Japanese electronic composer and visual artist Ryoji Ikeda‘s relentlessly ambitious 2012 conception superposition, presented at the Barbican in London on 27-28 March 2013, explores the human relationship to science and technology as we discover new concepts that go beyond the remit of our generic day-to-day routine. In so doing, Ikeda demonstrates a divide between widely available technologies and systems, and the capacity of any user majority to grasp the fundamental principles that are at work.
Palpable suspense and uncertainty pervaded the dark Barbican auditorium as a capacity audience wondered just what was going to happen when the lights went out completely. From an artist renowned for ground breaking audio visual experiments, we awaited superposition, a conception hellbent on the principles of Quantum Theory. In those last few minutes before showtime, I began dwelling on what little I knew about systems theory and the property in question. My knowledge was minimal, and so it remains, for despite the mathematical edge that lines the project’s experimental core, nothing was to be divulged from an objective, academic standpoint. But lack of technical, or even theoretical understanding has yet to impinge on the enjoyment of past Ikeda works, such as 2008’s exquisite Test Pattern, and so my interest remained geared around witnessing the artist’s technology-heavy interpretation of ideas, presented through a scientific lens. Over the years, this enigmatic Japanese artist has built his reputation as a practitioner keen on pushing the boundaries of restraint through exercising extremes; loud vs quiet, passive vs violent. In the context of “mathematical notions of Quantum Mechanics,” this was sure to be a powerful spectacle.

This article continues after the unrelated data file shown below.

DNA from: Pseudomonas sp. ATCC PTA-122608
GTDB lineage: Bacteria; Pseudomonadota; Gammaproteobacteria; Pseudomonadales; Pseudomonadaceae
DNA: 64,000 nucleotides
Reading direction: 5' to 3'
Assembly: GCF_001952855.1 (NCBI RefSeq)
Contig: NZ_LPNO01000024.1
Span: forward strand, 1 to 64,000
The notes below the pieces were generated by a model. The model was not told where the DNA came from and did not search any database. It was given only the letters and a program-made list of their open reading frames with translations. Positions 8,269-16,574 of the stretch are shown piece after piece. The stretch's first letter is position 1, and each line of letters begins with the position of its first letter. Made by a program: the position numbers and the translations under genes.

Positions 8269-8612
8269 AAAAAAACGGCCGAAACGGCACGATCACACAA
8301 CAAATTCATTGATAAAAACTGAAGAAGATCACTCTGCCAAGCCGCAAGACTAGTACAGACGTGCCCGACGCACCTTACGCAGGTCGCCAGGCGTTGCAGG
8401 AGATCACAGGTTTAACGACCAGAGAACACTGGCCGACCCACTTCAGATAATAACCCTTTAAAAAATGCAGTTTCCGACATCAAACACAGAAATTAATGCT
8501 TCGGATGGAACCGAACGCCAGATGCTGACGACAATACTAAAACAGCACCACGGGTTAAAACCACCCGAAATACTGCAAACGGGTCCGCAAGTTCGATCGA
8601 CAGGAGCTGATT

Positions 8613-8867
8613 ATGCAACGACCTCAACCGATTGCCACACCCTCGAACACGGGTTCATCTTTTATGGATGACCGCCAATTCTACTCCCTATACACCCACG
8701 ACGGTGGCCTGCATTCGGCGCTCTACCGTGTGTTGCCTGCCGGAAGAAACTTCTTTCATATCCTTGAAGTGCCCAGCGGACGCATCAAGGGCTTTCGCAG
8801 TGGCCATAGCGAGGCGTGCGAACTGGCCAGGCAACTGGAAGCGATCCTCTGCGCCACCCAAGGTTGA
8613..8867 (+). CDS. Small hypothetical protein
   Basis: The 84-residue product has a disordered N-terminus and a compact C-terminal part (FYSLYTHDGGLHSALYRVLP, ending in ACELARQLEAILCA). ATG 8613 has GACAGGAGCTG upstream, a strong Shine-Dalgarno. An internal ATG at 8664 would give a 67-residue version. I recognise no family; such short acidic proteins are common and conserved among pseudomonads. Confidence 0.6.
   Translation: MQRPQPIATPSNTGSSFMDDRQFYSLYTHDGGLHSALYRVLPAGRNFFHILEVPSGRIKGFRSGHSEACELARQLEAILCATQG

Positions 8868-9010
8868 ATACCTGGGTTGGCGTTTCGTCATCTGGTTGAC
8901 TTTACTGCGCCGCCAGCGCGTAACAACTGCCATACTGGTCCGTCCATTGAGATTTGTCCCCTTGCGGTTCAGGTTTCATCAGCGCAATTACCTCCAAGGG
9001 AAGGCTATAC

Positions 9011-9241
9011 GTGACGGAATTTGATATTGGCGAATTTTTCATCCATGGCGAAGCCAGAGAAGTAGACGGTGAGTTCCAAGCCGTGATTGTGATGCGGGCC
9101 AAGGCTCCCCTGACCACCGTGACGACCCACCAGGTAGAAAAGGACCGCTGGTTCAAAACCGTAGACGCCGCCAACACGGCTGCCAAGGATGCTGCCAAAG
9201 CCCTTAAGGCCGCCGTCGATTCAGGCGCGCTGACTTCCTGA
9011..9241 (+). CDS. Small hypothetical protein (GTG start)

The theatre eased into darkness a few seconds before a set of screens at the front of the stage started to flash in time to an assortment of shrill and penetrating electronic bleeps. The flickering light illuminated what appeared to be a second row of displays positioned just behind the first. The flashing slowly intensified, synchronized with an electrified aural jolt that spun bass, feedback and high-frequency sine waves into the mix. It was a delirious sensation, particularly when the pace picked up and the second layer of screens began to pulsate with no regard for order or tendency other than a distinct randomness. They pulsed with increasing rapidity before the cinema sized screen placed behind the other two rows thrust shards of electrified blasts into a deep and gripping visual spasm.
In addition to the inspiration drawn from Quantum Theory, superposition is also Ikeda’s first production to employ the use of performers onstage. Stéphane Garin and Amélie Grould appeared as “operators / conductors / observers / examiners.” I was keen to see how they would interact with the composer’s plasmic shock triggers, the transmitters of experimentation in Ikeda’s sonic lab of wild tech. They emerged from either side of the setup, dressed in white shirts and seemingly disconnected from the audience. Garin and Grould proceeded to sit at a table in the centre of the stage, where they played out a course of coded frequencies as a wave pattern generated on the large screen. They moved their hands frantically to generate more sound, tapping on the instruments laid out before them. They perched amidst such unsystematic visual projections and appeared to expose some weird vacancy, an absence from their setting, as though they were scientists in a research facility, generating sonic extremity for the purposes of scientific advancement.